"We already have that extra step in our workflow, because if patients want copies of their images, their studies must be loaded to physical media," Siegel said. "HealthVault wouldn't necessarily be an additional workflow step; it would be just an alternative to what we're already doing with physical media."
With the patient's permission, radiologists could electronically and seamlessly direct images to the patient's HealthVault account, instead of using CDs or other physical media.
"In that case, all of a sudden you have a de facto standard where Microsoft would use HealthVault as a mechanism whereby anyone with the correct password and security access would have online access to those patient images," Seigel said.
Radiology would greet with open arms an alternative standardized image transfer solution available to everyone, whether devised by Microsoft, Google, or someone else.
"Right now, there is a minicrisis about the way we send studies from site to site for referrals or second opinions," Siegel said. "Once, we sent film by mail or courier. Now, in the electronic age, ironically, it's become more difficult to exchange medical images."
Currently, images are written to CD, but so many different CD formats exist that the discs often cannot be read at the destination. Once a CD arrives at its destination, assuming the format can be read, most PACS don't have utilities that allow the images to be imported easily. Attribution issues can make it a challenge for physicians to verify that they have the correct images for the correct patient.
Security is another problem with CDs, which tend to stack up in back offices and have no protection. They are also easily lost.
"CDs are a transitional substitute for film," Siegel said.
He expects radiology to move to electronic access to images in five to 10 years. HealthVault, Google Health, or another service may beat traditional vendors to the punch.
The repositories are free to consumers. Financing will come by the inclusion of search engines that allow consumers to conveniently investigate health-related topics. Advertising revenues raised through the search feature support the repository. Repository search engines may also support next-generation healthcare solutions.
"If you can offer search services to mine data in patient medical records, then there is the potential for that data to contribute to research or even decision support," Siegel said.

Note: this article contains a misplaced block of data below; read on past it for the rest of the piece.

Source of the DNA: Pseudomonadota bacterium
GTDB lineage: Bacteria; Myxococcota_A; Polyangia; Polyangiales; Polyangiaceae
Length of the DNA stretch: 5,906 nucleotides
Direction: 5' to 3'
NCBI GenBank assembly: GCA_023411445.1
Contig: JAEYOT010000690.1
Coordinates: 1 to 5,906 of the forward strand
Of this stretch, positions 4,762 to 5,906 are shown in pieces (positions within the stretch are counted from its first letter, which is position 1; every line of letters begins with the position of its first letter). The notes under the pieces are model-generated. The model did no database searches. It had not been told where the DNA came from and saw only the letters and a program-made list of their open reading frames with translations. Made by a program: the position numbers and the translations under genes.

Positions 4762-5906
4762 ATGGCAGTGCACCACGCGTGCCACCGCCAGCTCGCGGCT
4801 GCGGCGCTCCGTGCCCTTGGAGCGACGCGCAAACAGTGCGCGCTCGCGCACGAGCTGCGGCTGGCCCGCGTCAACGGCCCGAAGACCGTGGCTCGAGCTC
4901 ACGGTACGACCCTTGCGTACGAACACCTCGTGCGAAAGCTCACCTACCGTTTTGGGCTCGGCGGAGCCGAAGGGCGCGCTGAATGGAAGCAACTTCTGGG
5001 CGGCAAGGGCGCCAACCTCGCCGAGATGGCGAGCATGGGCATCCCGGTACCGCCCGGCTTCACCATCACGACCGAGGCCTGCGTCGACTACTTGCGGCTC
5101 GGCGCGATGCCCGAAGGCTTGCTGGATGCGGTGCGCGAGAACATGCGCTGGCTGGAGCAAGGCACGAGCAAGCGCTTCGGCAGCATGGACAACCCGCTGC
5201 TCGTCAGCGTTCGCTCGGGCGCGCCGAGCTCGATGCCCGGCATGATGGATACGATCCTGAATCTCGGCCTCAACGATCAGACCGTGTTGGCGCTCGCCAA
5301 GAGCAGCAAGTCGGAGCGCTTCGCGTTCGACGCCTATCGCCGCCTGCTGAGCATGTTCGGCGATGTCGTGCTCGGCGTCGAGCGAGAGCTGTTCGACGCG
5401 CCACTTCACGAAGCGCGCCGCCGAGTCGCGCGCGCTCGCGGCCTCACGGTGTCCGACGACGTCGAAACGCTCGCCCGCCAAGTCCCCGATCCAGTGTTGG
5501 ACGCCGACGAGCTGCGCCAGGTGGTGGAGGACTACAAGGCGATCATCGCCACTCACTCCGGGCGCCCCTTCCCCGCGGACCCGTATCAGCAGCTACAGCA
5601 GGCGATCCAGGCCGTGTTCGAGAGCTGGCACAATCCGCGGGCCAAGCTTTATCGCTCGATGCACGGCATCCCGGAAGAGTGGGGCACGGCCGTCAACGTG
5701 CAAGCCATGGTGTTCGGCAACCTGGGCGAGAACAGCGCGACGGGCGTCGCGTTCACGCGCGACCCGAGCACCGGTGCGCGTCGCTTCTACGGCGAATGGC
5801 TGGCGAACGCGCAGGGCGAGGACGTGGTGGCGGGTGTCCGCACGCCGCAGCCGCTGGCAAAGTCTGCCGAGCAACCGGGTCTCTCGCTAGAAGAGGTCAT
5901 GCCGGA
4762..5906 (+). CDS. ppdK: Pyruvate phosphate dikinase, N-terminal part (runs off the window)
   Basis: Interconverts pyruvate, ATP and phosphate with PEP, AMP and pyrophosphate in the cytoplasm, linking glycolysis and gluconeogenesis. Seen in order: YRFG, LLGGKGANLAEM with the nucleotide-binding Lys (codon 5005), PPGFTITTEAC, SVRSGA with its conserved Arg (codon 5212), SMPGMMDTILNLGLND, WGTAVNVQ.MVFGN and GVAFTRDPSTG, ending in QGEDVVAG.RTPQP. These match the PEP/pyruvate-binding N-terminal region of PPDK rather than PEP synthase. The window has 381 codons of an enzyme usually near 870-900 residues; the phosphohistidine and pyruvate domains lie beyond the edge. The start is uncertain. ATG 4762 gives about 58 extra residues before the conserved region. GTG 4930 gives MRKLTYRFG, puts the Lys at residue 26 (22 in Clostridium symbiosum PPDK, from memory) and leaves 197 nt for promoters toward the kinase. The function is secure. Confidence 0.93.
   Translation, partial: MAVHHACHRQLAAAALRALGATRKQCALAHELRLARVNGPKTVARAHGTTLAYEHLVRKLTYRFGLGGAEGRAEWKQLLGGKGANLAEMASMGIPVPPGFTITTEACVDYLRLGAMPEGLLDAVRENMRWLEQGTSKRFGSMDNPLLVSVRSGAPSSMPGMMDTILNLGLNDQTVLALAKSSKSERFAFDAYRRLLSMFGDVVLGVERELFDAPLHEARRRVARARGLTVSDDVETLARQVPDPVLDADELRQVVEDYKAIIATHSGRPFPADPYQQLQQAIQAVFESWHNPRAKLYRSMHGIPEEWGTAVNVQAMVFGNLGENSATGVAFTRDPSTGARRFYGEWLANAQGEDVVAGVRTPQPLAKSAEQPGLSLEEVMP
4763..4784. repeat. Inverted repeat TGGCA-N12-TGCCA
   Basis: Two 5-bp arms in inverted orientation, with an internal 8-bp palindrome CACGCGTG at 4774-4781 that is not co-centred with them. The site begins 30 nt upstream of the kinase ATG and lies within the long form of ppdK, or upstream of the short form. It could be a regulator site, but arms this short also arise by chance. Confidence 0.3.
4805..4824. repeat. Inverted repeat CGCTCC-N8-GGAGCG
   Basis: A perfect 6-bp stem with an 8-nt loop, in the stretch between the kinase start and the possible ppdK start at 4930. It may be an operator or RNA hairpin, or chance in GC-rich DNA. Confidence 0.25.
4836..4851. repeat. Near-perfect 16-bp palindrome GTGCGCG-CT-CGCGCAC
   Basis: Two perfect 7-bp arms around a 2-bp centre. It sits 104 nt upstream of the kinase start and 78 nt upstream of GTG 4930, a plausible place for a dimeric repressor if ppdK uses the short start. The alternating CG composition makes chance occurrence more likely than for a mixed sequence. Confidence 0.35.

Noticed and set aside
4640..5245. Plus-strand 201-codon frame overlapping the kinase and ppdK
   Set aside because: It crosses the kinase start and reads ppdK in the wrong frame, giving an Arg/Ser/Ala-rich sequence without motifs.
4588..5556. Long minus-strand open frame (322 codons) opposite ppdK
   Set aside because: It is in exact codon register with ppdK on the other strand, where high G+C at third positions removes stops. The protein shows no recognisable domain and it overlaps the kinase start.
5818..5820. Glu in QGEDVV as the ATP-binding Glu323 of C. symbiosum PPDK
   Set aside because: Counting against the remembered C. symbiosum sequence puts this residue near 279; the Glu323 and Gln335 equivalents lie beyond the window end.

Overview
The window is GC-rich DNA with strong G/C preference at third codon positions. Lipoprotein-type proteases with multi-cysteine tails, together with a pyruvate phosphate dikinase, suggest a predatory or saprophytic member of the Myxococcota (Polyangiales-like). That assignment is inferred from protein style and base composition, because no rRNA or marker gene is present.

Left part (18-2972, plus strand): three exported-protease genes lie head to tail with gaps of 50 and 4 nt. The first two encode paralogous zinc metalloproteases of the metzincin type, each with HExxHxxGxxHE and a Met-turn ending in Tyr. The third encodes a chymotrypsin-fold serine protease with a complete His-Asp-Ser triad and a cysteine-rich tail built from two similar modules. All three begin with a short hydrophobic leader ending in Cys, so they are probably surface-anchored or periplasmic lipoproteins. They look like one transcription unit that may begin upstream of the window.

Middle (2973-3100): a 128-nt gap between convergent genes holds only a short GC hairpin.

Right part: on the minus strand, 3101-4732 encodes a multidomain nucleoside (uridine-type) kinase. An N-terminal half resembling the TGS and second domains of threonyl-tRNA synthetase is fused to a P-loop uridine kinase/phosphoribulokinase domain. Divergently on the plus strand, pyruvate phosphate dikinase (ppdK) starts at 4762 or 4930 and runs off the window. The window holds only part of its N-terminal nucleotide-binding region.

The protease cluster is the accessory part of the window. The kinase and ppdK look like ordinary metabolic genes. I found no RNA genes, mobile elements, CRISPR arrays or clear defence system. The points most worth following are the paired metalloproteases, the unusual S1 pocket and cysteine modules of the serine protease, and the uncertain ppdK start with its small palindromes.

In the future, personal health record repositories could be used to tie information together, similar to the way the National Cancer Institute's CaBIG project is trying to bind facilities together to allow researchers to query the database. They could then find out how patients with a particular pathology responded to a certain therapy given a particular DNA profile, he said.
Siegel believes Google, for one, is interested in mining patient medical records. Last year, Google bought a $3.9 million stake in a biotech company called 23andMe, a web-based service that helps consumers read and understand their own DNA.
"I think they are looking seriously at the bonanza that might be associated with being able to do the human genome and have an individual's DNA sequenced so it can be cross-correlated with other medical information," he said.
Before that, however, more mundane matters such as data privacy must be resolved.
Migration from physical media to electronic image transfer does not inherently resolve security and privacy issues. The World Privacy Forum warned recently of the importance of understanding the privacy risks that exist before sensitive medical information is shared outside the healthcare sector, since privacy protections do not generally follow a health record. HealthVault and other online medical record repositories reside outside of the protections of the Health Insurance Portability and Accountability Act.